We would argue for punitive compensation from a trucking company that pushed a driver to keep driving beyond their HOS limits if that driver got into an accident while driving when he or she should have been resting.

Indiana Punitive Damages Limited by Caps and Sharing

Judge listening to plaintiff's lawyer in truck accident case asking for punitive damages.In truth, punitive damages in Indiana are rare and are primarily symbolic. The state has instituted limits on what may be awarded and has further decreed that most of the money will not go to the plaintiff.

Indiana law outlines how punitive damages may be awarded in civil cases in Indiana Code Title 34, Article 51, Section 3.

Under Indiana law, punitive damages may not be more than three times the amount of compensatory (economic and noneconomic) damages awarded in the case or $50,000, whichever is more. A jury may award much more – in fact, juries are not to be advised of caps on punitive damages – but IC 34-51-3-5 says the court will reduce any award to the maximum allowed.

When a punitive damage award is paid, the party against whom the judgment was entered shall pay the punitive damage award to the clerk of the court where the action is pending. Upon receiving the payment, the clerk of the court shall:

(1) pay the person to whom punitive damages were awarded 25 percent of the punitive damage award; and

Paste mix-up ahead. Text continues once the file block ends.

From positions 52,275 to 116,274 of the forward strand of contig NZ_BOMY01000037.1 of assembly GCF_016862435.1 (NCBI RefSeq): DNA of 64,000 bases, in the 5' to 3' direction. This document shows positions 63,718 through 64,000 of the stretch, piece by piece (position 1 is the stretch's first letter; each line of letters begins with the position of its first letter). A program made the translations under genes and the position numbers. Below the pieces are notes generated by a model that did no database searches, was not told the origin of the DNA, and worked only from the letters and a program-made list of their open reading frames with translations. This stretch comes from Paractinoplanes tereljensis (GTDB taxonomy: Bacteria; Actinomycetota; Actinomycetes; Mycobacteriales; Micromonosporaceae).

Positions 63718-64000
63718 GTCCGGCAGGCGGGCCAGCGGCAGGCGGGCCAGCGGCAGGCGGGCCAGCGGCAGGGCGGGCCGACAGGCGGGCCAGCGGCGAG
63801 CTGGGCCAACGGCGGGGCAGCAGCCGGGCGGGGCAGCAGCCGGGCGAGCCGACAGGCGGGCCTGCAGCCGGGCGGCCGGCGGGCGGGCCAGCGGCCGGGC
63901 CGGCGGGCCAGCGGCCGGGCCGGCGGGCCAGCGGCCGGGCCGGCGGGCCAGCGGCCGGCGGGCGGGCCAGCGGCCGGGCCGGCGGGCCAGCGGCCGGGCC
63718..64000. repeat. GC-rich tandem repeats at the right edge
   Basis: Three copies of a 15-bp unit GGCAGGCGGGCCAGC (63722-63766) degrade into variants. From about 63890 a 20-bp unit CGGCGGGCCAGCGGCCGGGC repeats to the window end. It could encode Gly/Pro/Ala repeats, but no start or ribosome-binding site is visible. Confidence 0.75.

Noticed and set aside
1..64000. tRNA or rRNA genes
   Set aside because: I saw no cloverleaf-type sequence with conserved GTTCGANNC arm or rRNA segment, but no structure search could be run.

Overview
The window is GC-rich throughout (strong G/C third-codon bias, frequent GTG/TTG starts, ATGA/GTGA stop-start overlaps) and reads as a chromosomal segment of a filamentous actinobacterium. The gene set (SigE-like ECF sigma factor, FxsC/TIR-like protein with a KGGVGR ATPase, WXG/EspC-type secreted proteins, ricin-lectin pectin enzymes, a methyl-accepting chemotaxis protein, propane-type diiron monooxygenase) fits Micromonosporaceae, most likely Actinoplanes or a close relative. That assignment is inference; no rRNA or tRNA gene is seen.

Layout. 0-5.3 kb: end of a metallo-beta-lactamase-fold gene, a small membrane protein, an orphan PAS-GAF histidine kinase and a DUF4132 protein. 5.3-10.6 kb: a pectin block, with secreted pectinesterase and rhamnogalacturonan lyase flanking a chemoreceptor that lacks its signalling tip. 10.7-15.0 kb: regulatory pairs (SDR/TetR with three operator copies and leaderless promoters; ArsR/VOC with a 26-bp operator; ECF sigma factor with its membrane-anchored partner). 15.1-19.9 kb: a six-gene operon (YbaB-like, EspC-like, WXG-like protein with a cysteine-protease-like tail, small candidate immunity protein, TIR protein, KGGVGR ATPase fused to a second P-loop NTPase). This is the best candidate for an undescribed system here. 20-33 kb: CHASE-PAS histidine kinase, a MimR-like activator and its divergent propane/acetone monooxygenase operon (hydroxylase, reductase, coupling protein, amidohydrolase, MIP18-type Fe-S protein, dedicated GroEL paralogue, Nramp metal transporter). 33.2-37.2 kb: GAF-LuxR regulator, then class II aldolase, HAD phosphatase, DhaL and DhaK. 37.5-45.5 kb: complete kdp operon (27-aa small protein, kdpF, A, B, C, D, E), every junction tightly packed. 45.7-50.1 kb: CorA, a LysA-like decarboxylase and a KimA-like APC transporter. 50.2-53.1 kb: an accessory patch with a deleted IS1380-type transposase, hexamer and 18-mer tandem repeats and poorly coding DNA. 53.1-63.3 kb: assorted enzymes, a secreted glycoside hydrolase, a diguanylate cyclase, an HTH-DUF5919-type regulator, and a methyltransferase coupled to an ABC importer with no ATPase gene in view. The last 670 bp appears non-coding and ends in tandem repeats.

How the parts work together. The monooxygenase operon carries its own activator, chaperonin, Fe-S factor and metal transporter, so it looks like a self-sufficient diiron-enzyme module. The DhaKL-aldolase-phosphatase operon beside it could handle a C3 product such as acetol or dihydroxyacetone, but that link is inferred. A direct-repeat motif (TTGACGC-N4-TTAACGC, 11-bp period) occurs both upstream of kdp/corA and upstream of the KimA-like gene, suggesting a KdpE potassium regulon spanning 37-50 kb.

(2) pay the remaining 75 percent of the punitive damage award to the treasurer of state, who shall deposit the funds into the violent crime victims’ compensation fund.

Juries are not told about what the law says. Therefore, a multi-million-dollar award of punitive damages may tell a defendant how much they have shocked and disturbed the jury, and by extension Indiana society as a whole, but the actual penalty will be less onerous.

Indiana’s legislature has also disallowed punitive damages in wrongful death claims, such as would be filed after a fatal trucking accident, and in claims against governmental entities.

The Indiana Supreme Court has upheld Indiana’s punitive damages law in Cheatham v. Pohle (789 N.E.2d 467, Ind. 2003), State v. Doe (987 N.E.2d 1066, Ind. 2013), and Techna-Fit, Inc. v. Fluid Transfer Products, Inc. (45 N.E.3d 399, Ind. 2015).

Contact Us About a Truck Accident Claim and Possible Punitive Damages

Personal injury claims are about obtaining justice for those who have suffered costly injuries through no fault of their own. No one gets injured by a semi-trailer to get rich. Accident victims do have a right to seek compensation to regain their financial stability while recovering from a serious injury or disability. Punitive damages make a statement on behalf of the plaintiff and society against an egregiously negligent or reckless defendant.

If you have been injured in a truck accident in Indiana that was not your fault, we can help you seek justice through a civil claim that seeks all of the compensation you deserve. Our experienced truck accident attorneys of Craig, Kelley & Faultless LLC will evaluate the details of your accident and pursue all available forms of compensation for you. We handle truck accident cases on a contingency fee basis, meaning that we only get paid after we win your case. Contact us by telephone or online as soon as possible for a free consultation about your accident and injuries.

Since 1999 the Indianapolis legal team at Craig, Kelley & Faultless, LLC have been dedicated to helping individuals and their families who have been injured or have lost a loved one as the result of someone’s carelessness. The firm was founded by three attorneys, David Craig, William ‘BJ’ Kelley II and Scott Faultless, since then they have added attorneys and legal professionals to the team and opened four additional office locations to better serve their clients.